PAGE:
Saturday, December 1, 2007

Save Phil Hughes Pt. 99, the site which is usually restricted to absurd photoshopping, actually has a great piece explaining why giving up Phil Hughes - for anybody even Johan Santana - is such a difficult move to make.

Like many of you, we were absolutely crushed when we saw the reports of Phil Hughes being offered to the Twins. It was like someone ripped our heart out and showed it to us before we collapsed to the ground. It's tough to remain objective when it comes to Phil Hughes. For the past several years, we have watched him go from draft pick to the best pitching prospect in baseball.

After nearly a decade of ignoring the farm system, Hughes became symbolic to many Yankee fans. He served as the biggest sign that the madness and inefficiency which ran rampant through this organization was coming to an end. No longer would the strategy focus on acquiring immovable contracts of players whose production didn't justify their cost. We heard terms from the front office that we hadn't been used to hearing -- like "cutting payroll", "roster flexibility", "youth movement", and "developing from within." In just a few short years, the Yankees went from having a joke of a farm system to one of the best in all of baseball. It was a breath of fresh air, and Hughes was at the forefront of the "new Yankee way."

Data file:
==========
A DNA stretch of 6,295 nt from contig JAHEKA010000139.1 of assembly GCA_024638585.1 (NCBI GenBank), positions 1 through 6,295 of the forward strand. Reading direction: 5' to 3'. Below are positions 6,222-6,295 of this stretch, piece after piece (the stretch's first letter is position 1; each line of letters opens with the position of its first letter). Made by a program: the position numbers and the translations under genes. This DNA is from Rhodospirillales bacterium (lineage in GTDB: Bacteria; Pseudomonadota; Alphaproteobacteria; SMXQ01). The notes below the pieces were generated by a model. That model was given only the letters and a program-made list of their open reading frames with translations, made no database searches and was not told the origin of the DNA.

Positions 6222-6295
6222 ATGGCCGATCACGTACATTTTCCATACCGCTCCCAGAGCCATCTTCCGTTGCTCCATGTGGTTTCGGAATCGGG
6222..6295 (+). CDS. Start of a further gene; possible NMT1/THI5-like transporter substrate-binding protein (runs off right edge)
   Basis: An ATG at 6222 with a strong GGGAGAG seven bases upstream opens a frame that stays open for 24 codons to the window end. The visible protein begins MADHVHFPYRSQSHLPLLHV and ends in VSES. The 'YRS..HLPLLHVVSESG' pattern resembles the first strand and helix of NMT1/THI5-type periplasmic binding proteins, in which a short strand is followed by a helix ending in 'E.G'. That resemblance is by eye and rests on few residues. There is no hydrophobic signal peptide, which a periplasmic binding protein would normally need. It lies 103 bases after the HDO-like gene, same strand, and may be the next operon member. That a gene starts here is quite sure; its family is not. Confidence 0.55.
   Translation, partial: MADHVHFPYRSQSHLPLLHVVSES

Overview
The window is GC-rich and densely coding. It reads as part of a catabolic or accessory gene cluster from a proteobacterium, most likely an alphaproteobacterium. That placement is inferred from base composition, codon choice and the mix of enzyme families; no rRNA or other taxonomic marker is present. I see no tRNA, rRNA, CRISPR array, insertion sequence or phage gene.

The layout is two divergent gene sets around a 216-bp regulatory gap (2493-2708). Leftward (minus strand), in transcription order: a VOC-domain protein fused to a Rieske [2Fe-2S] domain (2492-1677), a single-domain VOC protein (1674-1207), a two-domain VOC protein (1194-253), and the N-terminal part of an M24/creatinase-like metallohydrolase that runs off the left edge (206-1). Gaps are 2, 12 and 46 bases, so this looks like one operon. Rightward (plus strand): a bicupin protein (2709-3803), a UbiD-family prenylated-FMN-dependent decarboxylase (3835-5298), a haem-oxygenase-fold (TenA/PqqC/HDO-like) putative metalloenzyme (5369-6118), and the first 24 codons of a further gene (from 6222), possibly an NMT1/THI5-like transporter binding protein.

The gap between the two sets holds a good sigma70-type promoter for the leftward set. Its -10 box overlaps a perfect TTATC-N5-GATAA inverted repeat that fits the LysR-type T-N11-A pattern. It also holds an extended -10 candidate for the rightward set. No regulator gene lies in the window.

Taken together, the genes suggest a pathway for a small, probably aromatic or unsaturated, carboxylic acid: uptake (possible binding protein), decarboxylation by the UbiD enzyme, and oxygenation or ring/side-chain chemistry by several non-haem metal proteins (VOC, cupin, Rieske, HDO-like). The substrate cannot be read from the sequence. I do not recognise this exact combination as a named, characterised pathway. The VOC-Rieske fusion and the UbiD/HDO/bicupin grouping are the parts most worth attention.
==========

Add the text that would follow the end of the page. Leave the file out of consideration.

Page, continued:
We will admit though that we are struggling with why Hughes was included in a potential deal so quickly. By all reports, the Twins are not interested in Boston's current offer. Like we said the other day, Coco Crisp makes no sense for them. So, why did the Yankees feel the need to up the ante so quickly? And if they really felt compelled to do so, did they try to build upon the orginal Kennedy+ offer? That is what is really bothering us. We would avoid trading Hughes until the moment we absolutely had to. We would explore every avenue. Maybe the Twins said bluntly, "If Hughes isn't included, you have no chance." Who knows? The timing just seems very odd to us.

I could not agree more with both sentiments. Hopefully, the Phil Hughes inclusion of the Santana deal turns out to be public posturing. Unfortunately, this seems like it's going to happen.

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